Sam Neill addresses Jurassic World return for new movie

sam neill, jurassic world dominion trailer
Sam Neill addresses Jurassic World return for new Universal Pictures

Sam Neill has addressed his possible return for the upcoming Jurassic World sequel.

The actor played palaeontologist Dr Alan Grant in the original Jurassic Park films and reprised the role in the third Jurassic World instalment, Jurassic World: Dominion, alongside former co-stars Jeff Goldblum and Laura Dern in 2022.

The fourth Jurassic World movie was announced earlier this year, but it doesn't sound like Neill has gotten the call for his return yet.

sam neill, jurassic world dominion trailer
Universal Pictures

Related: Sam Neill reveals why he was "slightly irked" by Jurassic Park marketing

"All I know is what I see on social media, that I hardly ever look at. I have no idea what anyone’s thinking at all," he shared in a new interview with Forbes.

After pointing out that you can watch him play tennis in his new show Apples Never Fall, Neill added: "But far as running from dinosaurs, maybe that’s it."

The upcoming film, which is slated for a July 2025 release, will now be directed by The Creator's Gareth Edwards following the departure of Bullet Train's David Leitch.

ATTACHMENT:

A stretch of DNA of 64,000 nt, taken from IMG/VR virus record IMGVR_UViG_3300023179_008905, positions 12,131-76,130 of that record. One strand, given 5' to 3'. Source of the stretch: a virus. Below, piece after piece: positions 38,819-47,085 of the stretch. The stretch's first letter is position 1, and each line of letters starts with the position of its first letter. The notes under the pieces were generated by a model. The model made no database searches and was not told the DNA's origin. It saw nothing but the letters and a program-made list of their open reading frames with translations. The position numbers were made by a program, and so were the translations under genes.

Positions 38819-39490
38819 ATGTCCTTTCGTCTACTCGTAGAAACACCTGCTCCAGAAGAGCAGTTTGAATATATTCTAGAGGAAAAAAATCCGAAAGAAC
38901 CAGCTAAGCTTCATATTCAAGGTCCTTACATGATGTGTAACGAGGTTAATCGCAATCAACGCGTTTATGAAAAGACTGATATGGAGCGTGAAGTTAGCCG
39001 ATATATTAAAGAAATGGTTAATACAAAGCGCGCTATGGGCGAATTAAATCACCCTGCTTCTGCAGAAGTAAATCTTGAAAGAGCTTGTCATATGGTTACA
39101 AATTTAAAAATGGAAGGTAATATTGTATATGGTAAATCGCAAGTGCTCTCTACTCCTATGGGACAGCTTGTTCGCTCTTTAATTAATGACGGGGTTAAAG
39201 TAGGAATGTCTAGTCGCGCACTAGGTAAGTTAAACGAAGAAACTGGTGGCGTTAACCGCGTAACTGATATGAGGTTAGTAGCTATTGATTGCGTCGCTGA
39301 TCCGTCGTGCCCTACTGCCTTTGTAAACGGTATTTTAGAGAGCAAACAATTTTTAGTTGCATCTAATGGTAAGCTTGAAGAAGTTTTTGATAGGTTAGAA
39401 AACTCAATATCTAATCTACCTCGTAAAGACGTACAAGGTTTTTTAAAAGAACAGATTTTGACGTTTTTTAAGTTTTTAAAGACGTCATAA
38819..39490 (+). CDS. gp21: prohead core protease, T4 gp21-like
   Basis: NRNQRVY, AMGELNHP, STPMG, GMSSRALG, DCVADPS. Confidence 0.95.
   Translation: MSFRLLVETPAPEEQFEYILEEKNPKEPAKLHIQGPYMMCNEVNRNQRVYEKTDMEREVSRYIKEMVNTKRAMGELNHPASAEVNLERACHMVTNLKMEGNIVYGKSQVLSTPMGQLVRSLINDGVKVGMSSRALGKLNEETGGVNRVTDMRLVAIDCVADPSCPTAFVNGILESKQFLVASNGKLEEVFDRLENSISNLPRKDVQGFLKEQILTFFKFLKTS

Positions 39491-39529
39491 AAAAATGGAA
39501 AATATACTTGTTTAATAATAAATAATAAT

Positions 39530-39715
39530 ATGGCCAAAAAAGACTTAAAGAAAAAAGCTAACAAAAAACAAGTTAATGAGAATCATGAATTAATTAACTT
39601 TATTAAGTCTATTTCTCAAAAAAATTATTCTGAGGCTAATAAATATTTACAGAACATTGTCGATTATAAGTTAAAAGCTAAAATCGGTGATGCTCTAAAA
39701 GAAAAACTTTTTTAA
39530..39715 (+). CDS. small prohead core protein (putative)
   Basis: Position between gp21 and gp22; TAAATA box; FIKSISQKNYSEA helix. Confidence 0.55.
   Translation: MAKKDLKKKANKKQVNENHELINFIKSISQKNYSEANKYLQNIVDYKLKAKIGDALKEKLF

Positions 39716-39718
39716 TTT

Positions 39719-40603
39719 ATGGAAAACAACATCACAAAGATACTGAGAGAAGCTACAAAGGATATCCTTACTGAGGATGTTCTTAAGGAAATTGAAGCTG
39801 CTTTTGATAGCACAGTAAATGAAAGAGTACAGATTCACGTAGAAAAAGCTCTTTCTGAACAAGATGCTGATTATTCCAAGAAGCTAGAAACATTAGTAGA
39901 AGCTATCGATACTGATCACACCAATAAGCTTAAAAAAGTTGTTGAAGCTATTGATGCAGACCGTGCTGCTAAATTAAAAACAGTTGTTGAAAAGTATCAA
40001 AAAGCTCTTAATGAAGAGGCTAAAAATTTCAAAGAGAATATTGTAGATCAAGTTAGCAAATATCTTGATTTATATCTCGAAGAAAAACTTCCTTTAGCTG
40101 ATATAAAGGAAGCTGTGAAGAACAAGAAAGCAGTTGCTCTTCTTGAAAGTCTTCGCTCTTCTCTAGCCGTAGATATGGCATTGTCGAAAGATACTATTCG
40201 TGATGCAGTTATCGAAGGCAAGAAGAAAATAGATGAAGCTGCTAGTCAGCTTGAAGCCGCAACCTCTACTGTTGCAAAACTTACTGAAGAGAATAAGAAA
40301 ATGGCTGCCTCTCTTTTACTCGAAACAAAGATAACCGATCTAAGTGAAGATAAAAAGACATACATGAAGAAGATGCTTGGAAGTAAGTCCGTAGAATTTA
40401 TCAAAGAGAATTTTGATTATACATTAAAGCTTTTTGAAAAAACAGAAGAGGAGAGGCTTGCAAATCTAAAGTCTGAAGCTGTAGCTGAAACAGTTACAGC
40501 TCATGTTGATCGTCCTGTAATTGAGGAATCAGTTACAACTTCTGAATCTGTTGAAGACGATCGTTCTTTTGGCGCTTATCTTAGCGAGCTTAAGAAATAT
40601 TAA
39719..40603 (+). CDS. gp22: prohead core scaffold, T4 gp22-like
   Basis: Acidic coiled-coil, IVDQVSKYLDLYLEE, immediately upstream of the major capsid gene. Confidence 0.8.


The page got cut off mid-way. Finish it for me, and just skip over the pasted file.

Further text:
David Koepp, who wrote Jurassic Park and its sequel The Lost World: Jurassic Park, will return to write the script, while Steven Spielberg and Frank Marshall will serve as producers.

jeff goldblum, sam neill, laura dern, bryce dallas howard, chris pratt, jurassic world dominion trailer
Universal Pictures

Related: Jurassic World director admits sequels "probably" shouldn't have happened

Last year, Neill revealed that he had been treated for stage three blood cancer, though by October confirmed he had been in remission for 12 months.

However, he will require infusions every fortnight after taking an anti-cancer drug for the rest of his life.

After revealing that doctors told him the drug will stop working one day, Neill shared: "I'm not in any way frightened of dying, that's never worried me from the beginning. But I would be annoyed I'd be annoyed because there are things I still want to do. Very irritating, dying. But I'm not afraid of it."

If you would like more information or support about living with cancer or treatment, please click here for guidance from Macmillan Cancer Support, or click here to learn more from Stand Up to Cancer.

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